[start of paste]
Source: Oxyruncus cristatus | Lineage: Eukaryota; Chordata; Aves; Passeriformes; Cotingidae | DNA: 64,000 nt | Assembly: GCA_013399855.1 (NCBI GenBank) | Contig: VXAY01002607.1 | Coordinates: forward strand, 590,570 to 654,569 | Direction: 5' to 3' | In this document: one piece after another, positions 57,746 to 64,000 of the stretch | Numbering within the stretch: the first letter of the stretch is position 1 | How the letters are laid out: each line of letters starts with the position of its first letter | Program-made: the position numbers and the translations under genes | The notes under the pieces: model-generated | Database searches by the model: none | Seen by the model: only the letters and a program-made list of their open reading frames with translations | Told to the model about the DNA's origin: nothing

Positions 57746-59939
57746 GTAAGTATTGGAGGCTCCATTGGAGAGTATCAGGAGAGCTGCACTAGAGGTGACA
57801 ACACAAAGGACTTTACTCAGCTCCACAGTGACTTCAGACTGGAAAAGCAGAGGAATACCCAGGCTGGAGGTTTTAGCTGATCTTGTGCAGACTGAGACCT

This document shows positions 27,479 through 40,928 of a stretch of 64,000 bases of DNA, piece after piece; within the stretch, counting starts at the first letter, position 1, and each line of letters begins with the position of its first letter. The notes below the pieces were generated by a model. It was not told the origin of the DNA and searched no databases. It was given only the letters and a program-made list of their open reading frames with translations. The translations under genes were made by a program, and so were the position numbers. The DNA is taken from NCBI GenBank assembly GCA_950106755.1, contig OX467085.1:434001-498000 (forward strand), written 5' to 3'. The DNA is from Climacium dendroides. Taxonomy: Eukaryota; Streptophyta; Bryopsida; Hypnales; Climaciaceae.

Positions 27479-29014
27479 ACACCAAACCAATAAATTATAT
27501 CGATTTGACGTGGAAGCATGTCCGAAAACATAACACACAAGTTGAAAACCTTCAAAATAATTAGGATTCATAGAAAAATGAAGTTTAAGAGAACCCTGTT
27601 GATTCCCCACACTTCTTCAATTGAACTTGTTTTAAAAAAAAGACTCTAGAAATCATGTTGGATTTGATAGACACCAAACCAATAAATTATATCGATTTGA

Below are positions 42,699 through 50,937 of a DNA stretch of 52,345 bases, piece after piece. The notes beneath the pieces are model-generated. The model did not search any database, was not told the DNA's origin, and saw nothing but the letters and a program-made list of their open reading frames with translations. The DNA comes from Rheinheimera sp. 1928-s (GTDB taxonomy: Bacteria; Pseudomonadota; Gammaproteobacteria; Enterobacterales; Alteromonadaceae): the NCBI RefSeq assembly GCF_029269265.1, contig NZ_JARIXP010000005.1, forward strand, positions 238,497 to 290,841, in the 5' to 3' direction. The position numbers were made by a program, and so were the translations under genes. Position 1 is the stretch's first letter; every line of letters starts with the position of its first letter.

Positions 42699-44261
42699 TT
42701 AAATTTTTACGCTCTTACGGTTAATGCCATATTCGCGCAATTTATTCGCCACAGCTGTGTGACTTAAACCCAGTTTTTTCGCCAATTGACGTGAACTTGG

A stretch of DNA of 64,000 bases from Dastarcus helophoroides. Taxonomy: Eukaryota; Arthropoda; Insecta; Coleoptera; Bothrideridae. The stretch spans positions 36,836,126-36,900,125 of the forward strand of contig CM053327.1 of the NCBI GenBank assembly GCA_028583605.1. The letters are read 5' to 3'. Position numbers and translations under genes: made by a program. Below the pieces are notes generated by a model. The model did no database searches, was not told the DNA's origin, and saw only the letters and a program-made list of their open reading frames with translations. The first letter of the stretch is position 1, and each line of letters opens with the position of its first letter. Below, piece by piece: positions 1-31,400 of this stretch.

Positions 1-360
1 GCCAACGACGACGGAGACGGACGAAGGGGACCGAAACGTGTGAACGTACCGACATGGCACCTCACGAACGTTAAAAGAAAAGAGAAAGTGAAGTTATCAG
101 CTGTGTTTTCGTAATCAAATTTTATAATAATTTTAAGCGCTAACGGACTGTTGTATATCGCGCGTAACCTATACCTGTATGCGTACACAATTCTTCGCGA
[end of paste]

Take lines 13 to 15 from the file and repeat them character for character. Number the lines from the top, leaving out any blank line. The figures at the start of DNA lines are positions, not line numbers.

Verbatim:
42701 AAATTTTTACGCTCTTACGGTTAATGCCATATTCGCGCAATTTATTCGCCACAGCTGTGTGACTTAAACCCAGTTTTTTCGCCAATTGACGTGAACTTGG

A stretch of DNA of 64,000 bases from Dastarcus helophoroides. Taxonomy: Eukaryota; Arthropoda; Insecta; Coleoptera; Bothrideridae. The stretch spans positions 36,836,126-36,900,125 of the forward strand of contig CM053327.1 of the NCBI GenBank assembly GCA_028583605.1. The letters are read 5' to 3'. Position numbers and translations under genes: made by a program. Below the pieces are notes generated by a model. The model did no database searches, was not told the DNA's origin, and saw only the letters and a program-made list of their open reading frames with translations. The first letter of the stretch is position 1, and each line of letters opens with the position of its first letter. Below, piece by piece: positions 1-31,400 of this stretch.

Positions 1-360